Wanted: A Way To Determine Solubility

Solubility: is how well a solute dissolves into a solvent. It is almost easier to think of it as "dissolvability" of a substance. Note that solubility is a property of a substance, just as color and density are properties.

Can solubility be measured? Yes.

How?: The unit of measurement used for solubility is in grams/100mL of water at a certain temperature. (That's a complex unit of measurement!!)

Why?: You can only dissolve so much of a substance into water at a certain temperature. The graph; a solubility curve, helps you determine how many grams of a substance you can dissolve at a certain temperature (into 100 mL of water.)

Your job: You are to write a lab procedure so that you can make a graph for how well Potassium chloride (KCl) dissolves at various temperatures.

What you get:

Info you need to know:

  1. It is easy to tell when KCl has come out of solution. When it does, you can see crystals form right away. This can be seen under good lighting.
  2. Do you think those crystals will form when you heat the solution, or when you cool the solution? Which water molecules have more space between them: Cold or hot?
  3. The values for solubility are given in grams/100mL of water. Yet, you only have so much time to do your test. Therefore you need to do your test using only 10 mL of water in a test tube. How can you conduct a test for solubility using less than 100 mL of water? What would you then mathematically do with the results?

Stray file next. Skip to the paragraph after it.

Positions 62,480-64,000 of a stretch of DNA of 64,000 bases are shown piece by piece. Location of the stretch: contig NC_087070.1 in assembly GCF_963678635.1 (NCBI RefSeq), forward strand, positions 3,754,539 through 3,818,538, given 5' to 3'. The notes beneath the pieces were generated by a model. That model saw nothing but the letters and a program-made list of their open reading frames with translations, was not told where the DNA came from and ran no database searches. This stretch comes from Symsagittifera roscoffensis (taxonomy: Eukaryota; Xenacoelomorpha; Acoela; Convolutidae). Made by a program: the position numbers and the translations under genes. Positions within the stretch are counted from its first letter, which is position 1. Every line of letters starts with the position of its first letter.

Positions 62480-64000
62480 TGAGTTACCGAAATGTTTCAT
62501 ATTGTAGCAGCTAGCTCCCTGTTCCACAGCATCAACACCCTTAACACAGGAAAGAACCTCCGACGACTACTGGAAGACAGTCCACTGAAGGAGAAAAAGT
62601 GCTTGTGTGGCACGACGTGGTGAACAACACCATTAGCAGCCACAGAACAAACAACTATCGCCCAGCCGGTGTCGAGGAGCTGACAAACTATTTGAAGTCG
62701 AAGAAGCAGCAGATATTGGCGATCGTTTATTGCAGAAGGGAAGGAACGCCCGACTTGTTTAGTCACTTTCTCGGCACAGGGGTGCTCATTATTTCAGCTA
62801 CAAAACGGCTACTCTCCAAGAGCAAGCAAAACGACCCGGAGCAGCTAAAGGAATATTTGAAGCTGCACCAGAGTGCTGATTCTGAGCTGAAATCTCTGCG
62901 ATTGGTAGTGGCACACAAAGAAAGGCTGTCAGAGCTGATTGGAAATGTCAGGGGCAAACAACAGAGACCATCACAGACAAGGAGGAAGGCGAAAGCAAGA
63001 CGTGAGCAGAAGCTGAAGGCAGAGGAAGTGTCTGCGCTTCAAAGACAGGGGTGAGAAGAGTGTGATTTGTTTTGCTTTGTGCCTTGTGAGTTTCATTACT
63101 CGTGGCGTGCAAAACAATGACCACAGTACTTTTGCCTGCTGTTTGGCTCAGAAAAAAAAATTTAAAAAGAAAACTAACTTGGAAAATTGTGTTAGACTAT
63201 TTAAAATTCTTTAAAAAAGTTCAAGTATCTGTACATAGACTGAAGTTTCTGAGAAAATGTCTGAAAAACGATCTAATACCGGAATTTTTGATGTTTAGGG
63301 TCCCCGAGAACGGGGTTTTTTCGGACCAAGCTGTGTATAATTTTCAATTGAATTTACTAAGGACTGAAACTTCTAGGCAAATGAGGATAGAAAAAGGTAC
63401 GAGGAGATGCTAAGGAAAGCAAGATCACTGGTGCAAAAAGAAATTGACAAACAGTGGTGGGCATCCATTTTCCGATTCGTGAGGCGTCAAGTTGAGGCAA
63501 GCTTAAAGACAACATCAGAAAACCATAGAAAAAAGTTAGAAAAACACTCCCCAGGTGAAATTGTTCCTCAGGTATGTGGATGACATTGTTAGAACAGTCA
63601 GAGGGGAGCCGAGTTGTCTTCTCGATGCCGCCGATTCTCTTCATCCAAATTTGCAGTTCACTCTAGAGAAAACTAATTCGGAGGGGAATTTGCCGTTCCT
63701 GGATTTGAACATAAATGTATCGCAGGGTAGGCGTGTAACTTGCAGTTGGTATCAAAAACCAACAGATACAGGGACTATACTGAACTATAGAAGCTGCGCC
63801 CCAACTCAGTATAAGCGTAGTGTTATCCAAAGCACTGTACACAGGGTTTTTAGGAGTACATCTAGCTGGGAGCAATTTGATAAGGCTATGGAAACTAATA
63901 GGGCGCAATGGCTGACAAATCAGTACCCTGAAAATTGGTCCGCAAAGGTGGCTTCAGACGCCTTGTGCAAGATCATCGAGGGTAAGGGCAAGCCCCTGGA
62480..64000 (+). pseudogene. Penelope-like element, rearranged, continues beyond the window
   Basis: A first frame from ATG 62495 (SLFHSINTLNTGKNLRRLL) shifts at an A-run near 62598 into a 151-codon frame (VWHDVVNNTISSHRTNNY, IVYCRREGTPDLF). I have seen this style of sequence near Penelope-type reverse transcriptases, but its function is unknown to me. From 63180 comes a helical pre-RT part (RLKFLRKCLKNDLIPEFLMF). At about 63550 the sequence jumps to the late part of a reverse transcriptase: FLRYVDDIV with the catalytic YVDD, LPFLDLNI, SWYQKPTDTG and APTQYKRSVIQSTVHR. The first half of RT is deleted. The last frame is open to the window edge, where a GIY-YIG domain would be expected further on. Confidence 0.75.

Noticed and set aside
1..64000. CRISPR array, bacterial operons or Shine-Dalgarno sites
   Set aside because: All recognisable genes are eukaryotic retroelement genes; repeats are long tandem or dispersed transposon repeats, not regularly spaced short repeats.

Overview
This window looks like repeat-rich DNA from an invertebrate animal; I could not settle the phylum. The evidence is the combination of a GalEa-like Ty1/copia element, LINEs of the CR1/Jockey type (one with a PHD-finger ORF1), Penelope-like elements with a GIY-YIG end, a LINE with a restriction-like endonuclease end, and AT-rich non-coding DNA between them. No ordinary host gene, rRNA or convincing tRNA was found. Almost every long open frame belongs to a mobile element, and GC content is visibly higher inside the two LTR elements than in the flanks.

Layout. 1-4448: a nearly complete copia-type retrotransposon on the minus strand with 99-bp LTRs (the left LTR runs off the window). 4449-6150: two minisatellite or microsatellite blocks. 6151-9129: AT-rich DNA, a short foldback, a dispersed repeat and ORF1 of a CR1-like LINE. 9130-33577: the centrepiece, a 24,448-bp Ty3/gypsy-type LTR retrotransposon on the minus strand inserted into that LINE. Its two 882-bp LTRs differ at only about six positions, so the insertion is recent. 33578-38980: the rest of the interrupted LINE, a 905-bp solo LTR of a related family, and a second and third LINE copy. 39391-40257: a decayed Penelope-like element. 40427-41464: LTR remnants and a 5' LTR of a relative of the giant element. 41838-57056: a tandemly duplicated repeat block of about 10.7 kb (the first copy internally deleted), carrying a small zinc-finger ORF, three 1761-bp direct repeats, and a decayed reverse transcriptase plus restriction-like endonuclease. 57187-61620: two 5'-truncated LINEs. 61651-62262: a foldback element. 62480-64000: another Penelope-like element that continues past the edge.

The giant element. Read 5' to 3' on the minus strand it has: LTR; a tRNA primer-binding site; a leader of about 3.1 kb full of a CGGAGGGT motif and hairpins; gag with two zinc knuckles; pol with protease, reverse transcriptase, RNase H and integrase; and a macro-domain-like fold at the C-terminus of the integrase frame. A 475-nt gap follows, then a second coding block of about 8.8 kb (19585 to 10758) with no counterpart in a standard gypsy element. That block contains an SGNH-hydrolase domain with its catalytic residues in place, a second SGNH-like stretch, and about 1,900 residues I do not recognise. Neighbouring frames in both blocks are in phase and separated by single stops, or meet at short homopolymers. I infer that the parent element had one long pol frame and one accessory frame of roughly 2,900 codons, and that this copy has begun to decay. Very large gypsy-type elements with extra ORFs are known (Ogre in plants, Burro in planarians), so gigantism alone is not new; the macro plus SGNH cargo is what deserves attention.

CBL Executives:

  1. All you need is the CBL unit, no calculator.
  2. Plug in the temperature probe into channel one.
  3. Turn on CBL and hit the MODE button. It should be recording the temperature in degrees C.
  4. Hold probe end in hand to test if temp. goes up.
  5. Set-up the wire on the ring stand as demonstrated by teacher.
  6. Break down CBL set up when done. Be sure to rinse, dry, and then wrap up probe wire.

BUNSEN Masters:

  1. Set up Bunsen burner.
  2. Set up ring stand with screen, two hoops and clamps.
  3. Make sure clamps are on tight.
  4. Have Mr. Jones check your set-up.

5. When done, be sure ring stand set-up is put to the side.


  1. Get out following materials: test tube, 400mL beaker, test tube rack, glass stirring rod, graduated cylinder.
  2. Make sure test tube is dry and clean!!.
  3. Measure the # of grams of KCl your group is testing from Mr. G.
  4. Add 20 mL of water to the KCl solute in the test tube. Be precise in your measurement here!!!!
  5. Set up the test tube so it is clamped onto ring stand and is in 400 mL beaker, but not touching bottom.
  6. Dump test tube contents down drain, rinse test tube and return test tube to front of room, placing it upside down in front rack.


  1. Prepare ice bath in 600 mL beaker, if your group needs one
  2. Record grams of KCl you are testing, the temp at which it begins to come out of solution, and observation/sketches of what you all observe in the lab: Colors, etc.
  3. With your group, discuss if there was any place where error could have occurred and how this could have been avoided. Record this info. Make sure your data/findings get posted on the computer spreadsheet.


  1. Make sure that the beaker does not touch the metal rings.
  2. The TEACHER will move the test tube when it is hot.
  3. Constant stirring of the solution does not mean over-stirring. Keep it gentle enough to not disturb the crystal formation process, but continuous enough to ensure that the heat is evenly distributed.


Grams of KCl

solute there are in

10mL of water

Grams of KCl solute there would be in

100mL of water

Temperature when crystals dissolved.

( C)

Temperature when crystals formed

( C)